INVESTIGATIONS INTO THE EVOLUTION OF AUSTRALIAN MAMMALS WITH A FOCUS ON MONOTREMATA
Thesis submitted by
ANNE MARIE MUSSER
For the Degree of Doctor of Philosophy in the School of Biological, Earth & Environmental Sciences University of New South Wales
This thesis began as an investigation into evolution of the platypus family (Ornithorhynchidae, Monotremata), now known from both Australia and South America. The thesis broadened its scope with inclusion of non-ornithorhynchid Mesozoic monotremes from Lightning Ridge, NSW. This change in direction brought an unexpected result: a fossil mammal from Lightning Ridge investigated for this thesis (presumed to be monotreme: Flannery et al., 1995) appears to be a new and unique type of mammal. Specimens were procured through Queensland Museum (Riversleigh material); Australian Museum (Lightning Ridge material); and Museum of Victoria and the South Australian Museum (fossil ornithorhynchids). Specimens were examined under a light microscope and scanning electron microscope; specimens were photographed using light photography and a scanning electron microscope; and illustrations and reconstructions were done with a camera lucida microscope attachment and photographic references. Parsimony analysis utilised the computer programs PAUP and MacClade. Major conclusions: 1) analysis and reconstruction of the skull of the Miocene platypus Obdurodon dicksoni suggest this robust, large-billed platypus was a derived northern offshoot off the main line of ornithorhynchid evolution; 2) the well-preserved skull of Obdurodon dicksoni shows aspects of soft anatomy previously unknown for fossil ornithorhynchids; 3) two upper molars from Mammalon Hill (Etadunna Formation, late Oligocene, central Australia) represent a third species of Obdurodon; 4) the South American ornithorhynchid Monotrematum sudamericanum from the Paleocene of Argentina is very close in form to the Oligocene-Miocene Obdurodon species from Australia and should be considered congeneric; 5) a revised diagnosis of the lower jaw of the Early Cretaceous monotreme Steropodon galmani includes the presence of two previously undescribed archaic features: the probable presence of postdentary bones and a meckelian groove; 6) morphological evidence is presented supporting a separate family Steropodontidae; and 7) analysis of new fossil material for Kollikodon ritchiei suggests that this taxon is not a monotreme mammal as originally identified but is a basal mammal with close relationships to allotherian mammals (Morganucodonta; Haramiyida). Kollikodon is provisionally placed as basal allotherian mammal (Allotheria sensu Butler 2000) and is unique at the ordinal level, being neither haramiyid nor multituberculate. A new allotherian order – Kollikodonta – is proposed.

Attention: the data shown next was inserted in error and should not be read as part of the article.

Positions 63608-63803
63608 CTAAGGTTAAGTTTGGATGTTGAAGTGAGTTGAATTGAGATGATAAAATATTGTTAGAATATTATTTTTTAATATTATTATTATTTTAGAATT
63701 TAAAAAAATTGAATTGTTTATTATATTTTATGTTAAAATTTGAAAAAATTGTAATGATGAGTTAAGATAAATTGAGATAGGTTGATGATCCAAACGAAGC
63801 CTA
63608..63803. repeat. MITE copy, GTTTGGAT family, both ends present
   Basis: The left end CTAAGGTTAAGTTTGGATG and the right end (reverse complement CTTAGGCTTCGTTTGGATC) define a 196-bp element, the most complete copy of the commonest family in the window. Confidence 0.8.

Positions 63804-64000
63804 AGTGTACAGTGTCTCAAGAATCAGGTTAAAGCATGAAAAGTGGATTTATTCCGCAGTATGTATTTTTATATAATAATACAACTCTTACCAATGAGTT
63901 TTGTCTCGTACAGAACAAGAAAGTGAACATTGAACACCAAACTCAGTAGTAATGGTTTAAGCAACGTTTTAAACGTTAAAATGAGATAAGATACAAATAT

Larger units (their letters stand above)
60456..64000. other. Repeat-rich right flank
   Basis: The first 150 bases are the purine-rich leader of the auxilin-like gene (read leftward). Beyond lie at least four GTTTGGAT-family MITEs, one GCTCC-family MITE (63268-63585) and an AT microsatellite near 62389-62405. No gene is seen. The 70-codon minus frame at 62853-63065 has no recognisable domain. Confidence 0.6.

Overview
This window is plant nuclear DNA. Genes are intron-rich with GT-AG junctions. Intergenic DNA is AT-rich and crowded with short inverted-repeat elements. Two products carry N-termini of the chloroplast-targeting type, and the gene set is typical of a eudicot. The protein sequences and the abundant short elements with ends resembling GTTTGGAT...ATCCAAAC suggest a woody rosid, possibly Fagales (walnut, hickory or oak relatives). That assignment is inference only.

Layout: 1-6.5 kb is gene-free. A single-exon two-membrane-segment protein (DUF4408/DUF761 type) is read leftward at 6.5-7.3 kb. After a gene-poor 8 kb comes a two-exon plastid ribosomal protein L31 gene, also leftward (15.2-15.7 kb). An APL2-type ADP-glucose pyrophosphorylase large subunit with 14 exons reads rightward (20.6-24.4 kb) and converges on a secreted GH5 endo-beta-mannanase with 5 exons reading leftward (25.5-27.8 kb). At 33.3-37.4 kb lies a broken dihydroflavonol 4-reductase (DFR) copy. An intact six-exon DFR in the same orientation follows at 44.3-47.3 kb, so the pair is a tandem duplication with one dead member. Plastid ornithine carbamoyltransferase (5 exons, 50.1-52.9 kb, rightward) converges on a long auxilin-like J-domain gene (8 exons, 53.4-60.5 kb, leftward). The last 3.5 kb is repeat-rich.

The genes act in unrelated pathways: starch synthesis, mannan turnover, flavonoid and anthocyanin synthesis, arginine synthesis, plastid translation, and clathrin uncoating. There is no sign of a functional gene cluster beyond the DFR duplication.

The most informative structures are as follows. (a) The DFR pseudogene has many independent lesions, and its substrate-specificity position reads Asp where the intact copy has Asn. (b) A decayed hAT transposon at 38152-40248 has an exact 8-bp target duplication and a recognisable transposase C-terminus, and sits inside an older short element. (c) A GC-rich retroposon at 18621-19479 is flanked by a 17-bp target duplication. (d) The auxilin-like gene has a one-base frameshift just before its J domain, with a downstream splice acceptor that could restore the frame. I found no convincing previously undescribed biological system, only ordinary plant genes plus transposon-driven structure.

‘I hereby declare that this submission is my own work and to the best of my knowledge it contains no materials previously published or written by another person, or substantial proportions of material which have been accepted for the award of any other degree or diploma at UNSW or any other educational institution, except where due acknowledgement is made in the thesis. Any contribution made to the research by others, with whom I have worked at UNSW or elsewhere, is explicitly acknowledged in the thesis. I also declare that the intellectual content of this thesis is the product of my own work, except to the extent that assistance from others in the project’s design and conception or in style, presentation and linguistic expression is acknowledged.’
Anne Marie Musser 31 August 2005
TABLE OF CONTENTS
Abstract Originality Statement Table of Contents List of Figures List of Tables Acknowledgments
i ii iii viii x xi
Introduction to the thesis Mammalian evolution in the southern hemisphere Australia’s role: a key player General aims and approach of this thesis Chapter aims and results References...
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